I’m not convinced that shifting the burden of compliance onto employers is the answer. This is certainly what the new Accredited Employer Work Visa scheme does. As explained in a previous blog, it is a 3-stage system – employer accreditation, the Job Check and the individual’s application for a visa. Two of those steps belong to the employer. It has been said by INZ that getting accredited first time around should be simple enough, although as the scheme’s online portal only opened on Monday this week, we have not had time to evaluate if this is the case, or even tell employers what to expect in detail.

As with a lot of regulation, the bad behaviour of a minority means that everybody is loaded with extra rules and bureaucracy. Businesses that are still recovering from lockdowns, disruptions to their business, the increasing cost of credit and a non-existent labour pool have been handed another barrier to recovery. And this is just at the time when we might hope that overseas workers will be coming back to fill some painful gaps. The talk of “well-being” does not seem to extend to small- to medium business owners who create jobs and taxable income.

Now, I’m not on the front line of MBIE’s Labour Inspectorate or Immigration New Zealand Verification and Compliance. Maybe things are that bad. A 2019 study into the exploitation of temporary migrant workers from 2019 found that deception and coercion of those on Work Visas is more widespread than many from the business sector believed. Parliament’s Education & Workforce Committee commissioned an enquiry into migrant exploitation last October, although it doesn’t appear that its conclusions have been published yet. Still, some of what is being done about this doesn’t quite sit right.

Let’s Price Migrants out of the Gutter

One tool that the Government is evidently using to eradicate the perceived migrant underclass is through the salary settings in the new Accredited Employer Work Visa scheme (“AEWV”) which is opening in stages right now. From 4 July 2022, all employers wishing to support non-New Zealanders to apply for a visa must get accredited. For most occupations, they must also pay at least $27.76 per hour or the annual salary equivalent. This figure is the national median wage.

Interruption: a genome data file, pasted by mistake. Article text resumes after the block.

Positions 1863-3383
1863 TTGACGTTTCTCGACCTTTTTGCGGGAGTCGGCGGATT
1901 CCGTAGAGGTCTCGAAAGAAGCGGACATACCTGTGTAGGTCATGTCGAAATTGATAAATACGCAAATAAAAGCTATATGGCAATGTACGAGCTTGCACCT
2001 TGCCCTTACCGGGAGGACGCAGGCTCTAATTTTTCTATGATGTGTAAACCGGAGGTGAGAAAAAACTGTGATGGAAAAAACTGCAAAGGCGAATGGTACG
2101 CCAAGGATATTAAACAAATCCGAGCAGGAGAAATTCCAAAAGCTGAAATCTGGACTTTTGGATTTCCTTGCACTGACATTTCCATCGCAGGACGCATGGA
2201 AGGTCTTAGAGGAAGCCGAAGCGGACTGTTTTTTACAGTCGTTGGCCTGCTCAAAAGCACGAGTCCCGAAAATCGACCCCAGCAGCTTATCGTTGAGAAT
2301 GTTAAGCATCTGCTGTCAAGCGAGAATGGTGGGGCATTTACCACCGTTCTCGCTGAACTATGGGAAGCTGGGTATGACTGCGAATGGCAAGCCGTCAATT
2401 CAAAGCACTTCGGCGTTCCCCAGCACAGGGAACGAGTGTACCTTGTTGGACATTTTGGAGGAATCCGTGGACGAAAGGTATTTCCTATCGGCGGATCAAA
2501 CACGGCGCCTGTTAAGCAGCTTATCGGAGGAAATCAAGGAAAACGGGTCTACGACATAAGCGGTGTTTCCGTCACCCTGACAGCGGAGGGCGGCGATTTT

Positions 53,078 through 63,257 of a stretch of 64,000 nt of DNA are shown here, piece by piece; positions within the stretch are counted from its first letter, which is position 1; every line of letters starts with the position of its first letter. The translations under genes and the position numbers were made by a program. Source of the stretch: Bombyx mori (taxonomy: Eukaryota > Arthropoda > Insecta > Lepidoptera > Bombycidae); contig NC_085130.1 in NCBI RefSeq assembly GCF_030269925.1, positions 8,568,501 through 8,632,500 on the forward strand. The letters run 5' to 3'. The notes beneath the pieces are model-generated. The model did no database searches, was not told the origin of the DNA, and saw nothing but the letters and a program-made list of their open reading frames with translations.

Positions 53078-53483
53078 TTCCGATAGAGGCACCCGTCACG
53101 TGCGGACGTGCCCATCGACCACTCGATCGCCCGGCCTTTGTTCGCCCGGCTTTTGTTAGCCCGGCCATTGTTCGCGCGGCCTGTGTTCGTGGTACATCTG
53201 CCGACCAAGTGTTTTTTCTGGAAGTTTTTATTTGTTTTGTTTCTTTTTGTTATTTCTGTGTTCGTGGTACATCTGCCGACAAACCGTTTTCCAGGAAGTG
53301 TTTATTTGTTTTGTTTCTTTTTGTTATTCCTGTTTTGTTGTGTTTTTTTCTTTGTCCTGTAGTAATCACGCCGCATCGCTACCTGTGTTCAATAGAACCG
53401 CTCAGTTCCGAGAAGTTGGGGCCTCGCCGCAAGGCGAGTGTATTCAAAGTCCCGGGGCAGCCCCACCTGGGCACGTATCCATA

Think about that. The median wage is at the midpoint of all the wages being paid to people around the country. Among the general population, the same number of people get paid below the median wage as get paid above it. This means that all migrant workers on job-based visas are to be paid as well as, or better than, half the rest of New Zealand. Sounds to me like we’re creating a super-class of overseas workers who, statistically, will all do better financially than a substantial portion of the citizen or resident population.

This could create some workplace tensions. In the past, employers who needed migrant workers but who didn’t pay everyone at the median wage, for whatever reason, could simply take people on at the same rate as their other staff, on the mutual understanding that they might only be eligible for a 1-year visa at a time. Now, if they want to hire anyone from overseas at all, they are compelled to pay them more than New Zealanders doing the same job, just to be allowed to employ them. This has probably already been the case in some situations, but it will become more widespread and could fuel the sort of resentment which overseas workers really don’t need.

A left-leaning administration favours improving the conditions of the labour force, so that finding ways to lift wages is naturally on its agenda. There’s nothing wrong with that – in fact, the way inflation is going, wages will have to rise a whole lot more in the next couple of years just to keep up. The point here, though, is that if everyone’s pay goes up across the board, the median wage goes up too. And overseas workers will always have to be paid above that level, no matter how high it goes.